TV ad spending reached its height before the pandemic and will never reach that level again, according to a new study by Insider Intelligence. In 2022, such spending will fall below 20% of total ad spending for the first time.
Insider Intelligence attributes this to the popularity of on-demand content and streaming options.
The researcher reported that TV ad spending grew 6.3% last year, but that came after a 12.5% drop in 2020.
Zach Goldner, forecasting analyst at Insider Intelligence, attributed the rise in 2021 to the return of live sports. In 2022, Insider predicts TV ad spending will rise 4.1% to $68.3 billion.
But Insider foresees a steady drop over the next few years. By 2026, TV ad spending will fall to $64.94 billion. By 2026, TV ad spending will be just 14.3% of the total ad spend.
Oscar Bruce Jr., senior forecasting analyst at Insider Intelligence, blamed streaming for the exodus of viewers. “Given the high cost of traditional pay TV, viewers are shifting to a variety of streaming options that are more affordable and convenient,” he said, adding that such platforms will enjoy growth in coming years as pay TV declines.
Goldner said connected TV and social video will pick up the slack in 2022, growing respectively at rates of 33.1% and 45.6%.
Advertisers will continue to shift their ad dollars from traditional TV to other video formats. Both connected TV and social video will drive total ad spend in 2022, growing respectively at rates of 33.1% and 45.6%.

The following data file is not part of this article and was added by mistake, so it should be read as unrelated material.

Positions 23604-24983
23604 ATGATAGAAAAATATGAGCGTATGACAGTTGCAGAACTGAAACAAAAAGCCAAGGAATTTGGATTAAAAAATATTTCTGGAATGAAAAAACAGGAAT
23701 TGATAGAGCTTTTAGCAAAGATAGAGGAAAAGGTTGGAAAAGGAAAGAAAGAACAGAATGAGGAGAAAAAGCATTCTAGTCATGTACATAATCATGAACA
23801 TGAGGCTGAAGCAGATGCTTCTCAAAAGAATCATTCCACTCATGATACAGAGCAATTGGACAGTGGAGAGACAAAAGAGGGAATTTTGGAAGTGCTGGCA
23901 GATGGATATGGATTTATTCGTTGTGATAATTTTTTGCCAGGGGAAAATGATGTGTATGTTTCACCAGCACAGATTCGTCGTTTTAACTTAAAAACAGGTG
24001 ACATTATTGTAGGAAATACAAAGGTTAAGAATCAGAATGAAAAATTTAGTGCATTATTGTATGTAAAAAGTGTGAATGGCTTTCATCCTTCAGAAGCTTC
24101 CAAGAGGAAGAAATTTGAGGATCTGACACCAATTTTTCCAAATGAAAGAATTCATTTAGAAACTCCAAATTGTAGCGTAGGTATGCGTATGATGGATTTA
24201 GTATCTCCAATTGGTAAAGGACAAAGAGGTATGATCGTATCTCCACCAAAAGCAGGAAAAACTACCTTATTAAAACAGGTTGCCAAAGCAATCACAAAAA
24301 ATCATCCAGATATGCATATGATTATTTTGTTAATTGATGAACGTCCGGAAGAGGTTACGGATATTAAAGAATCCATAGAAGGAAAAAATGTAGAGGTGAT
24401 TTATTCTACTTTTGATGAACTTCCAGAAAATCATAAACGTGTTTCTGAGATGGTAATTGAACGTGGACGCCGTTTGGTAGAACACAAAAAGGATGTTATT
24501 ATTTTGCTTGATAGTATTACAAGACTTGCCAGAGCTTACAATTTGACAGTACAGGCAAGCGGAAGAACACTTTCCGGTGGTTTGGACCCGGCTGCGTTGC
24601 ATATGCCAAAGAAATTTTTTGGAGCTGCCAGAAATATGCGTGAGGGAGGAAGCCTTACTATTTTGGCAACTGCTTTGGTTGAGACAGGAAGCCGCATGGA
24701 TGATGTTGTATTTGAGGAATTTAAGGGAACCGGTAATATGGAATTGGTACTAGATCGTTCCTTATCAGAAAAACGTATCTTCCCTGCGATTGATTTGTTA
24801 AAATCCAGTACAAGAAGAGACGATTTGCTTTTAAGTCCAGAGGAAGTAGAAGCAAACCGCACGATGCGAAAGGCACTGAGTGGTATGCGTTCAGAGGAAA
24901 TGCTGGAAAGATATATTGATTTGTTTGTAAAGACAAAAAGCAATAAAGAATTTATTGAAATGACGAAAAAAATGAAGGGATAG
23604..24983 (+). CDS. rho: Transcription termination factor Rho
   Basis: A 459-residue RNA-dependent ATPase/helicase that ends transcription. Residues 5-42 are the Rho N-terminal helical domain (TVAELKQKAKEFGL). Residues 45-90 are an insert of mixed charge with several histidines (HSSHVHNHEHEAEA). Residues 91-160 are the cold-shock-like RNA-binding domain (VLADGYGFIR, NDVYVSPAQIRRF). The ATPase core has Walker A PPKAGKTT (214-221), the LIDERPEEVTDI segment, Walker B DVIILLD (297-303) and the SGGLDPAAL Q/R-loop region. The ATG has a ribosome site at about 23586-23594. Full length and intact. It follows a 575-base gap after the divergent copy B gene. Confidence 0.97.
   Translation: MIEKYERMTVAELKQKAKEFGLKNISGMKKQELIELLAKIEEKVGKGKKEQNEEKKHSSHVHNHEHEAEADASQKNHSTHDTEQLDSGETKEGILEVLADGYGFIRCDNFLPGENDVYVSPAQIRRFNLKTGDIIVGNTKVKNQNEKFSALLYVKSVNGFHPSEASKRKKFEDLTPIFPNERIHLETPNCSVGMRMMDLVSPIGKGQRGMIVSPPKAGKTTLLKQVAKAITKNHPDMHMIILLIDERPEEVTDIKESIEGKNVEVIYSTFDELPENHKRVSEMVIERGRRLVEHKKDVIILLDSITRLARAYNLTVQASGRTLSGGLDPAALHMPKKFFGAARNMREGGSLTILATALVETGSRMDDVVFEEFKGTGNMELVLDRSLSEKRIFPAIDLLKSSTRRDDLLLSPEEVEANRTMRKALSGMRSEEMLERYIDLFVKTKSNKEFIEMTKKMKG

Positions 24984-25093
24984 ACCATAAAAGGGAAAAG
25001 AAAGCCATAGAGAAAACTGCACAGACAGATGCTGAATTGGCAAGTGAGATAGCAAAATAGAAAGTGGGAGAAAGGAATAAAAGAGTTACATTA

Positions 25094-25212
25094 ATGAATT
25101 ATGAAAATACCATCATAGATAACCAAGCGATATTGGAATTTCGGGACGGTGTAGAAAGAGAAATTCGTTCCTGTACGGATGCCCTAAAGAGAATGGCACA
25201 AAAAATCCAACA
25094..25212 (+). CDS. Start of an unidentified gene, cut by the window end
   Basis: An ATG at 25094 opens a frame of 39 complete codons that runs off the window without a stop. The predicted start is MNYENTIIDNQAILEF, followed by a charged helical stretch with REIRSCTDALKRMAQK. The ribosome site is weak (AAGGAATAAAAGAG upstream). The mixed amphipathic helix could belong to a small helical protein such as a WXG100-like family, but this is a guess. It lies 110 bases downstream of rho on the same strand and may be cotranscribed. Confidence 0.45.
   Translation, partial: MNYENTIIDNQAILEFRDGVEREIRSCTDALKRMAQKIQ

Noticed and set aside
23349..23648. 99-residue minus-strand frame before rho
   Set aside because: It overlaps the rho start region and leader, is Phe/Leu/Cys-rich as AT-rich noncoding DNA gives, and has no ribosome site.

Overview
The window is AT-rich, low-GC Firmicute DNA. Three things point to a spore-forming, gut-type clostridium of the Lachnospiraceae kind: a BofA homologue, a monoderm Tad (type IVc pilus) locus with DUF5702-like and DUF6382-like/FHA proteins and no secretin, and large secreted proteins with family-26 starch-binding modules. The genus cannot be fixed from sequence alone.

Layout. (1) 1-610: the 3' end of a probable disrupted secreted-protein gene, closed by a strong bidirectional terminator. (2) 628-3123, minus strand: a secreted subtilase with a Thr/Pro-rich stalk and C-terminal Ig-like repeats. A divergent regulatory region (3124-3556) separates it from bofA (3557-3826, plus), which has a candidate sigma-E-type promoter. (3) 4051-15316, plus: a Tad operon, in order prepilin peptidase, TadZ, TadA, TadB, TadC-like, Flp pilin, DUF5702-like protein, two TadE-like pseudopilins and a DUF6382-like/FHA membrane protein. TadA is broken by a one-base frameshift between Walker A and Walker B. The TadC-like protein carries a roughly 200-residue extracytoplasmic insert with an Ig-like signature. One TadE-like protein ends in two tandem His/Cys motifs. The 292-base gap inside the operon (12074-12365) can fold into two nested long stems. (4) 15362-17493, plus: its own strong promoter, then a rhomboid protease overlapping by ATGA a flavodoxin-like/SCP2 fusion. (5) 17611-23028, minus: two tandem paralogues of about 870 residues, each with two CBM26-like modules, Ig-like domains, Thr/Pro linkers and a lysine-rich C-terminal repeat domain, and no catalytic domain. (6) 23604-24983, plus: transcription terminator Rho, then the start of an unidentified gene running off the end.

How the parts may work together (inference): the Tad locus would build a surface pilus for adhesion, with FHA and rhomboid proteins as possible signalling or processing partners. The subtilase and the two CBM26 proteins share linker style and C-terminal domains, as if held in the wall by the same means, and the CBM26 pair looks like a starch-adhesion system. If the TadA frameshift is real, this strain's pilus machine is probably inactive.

“We expect TikTok and Snapchat to boast the strongest growth this year of the social networks we break out,” Goldner said.
Todd, most of the old ad spend tallies never included direct mail and other types of sales promotional spending which were often huge but the current figures include all forms of digital advertising which often replicates these traditional sales promotional functions. Moreover, and search dollars now constitute about half of digital sepnding. There is no counterpart for search in TV.
My point---which I have raised many times---is that if you take branding campaigns which are not founded on any form of dirct response as your base-- TV's share of ad spend is about 50% while digital's share is far lower. This differential may alter in future years, but that remains to be seen. For example, as TV branding dollars migrate into CTV and AVOD, shouldn't these be classified as "TV"----not digital? I think so.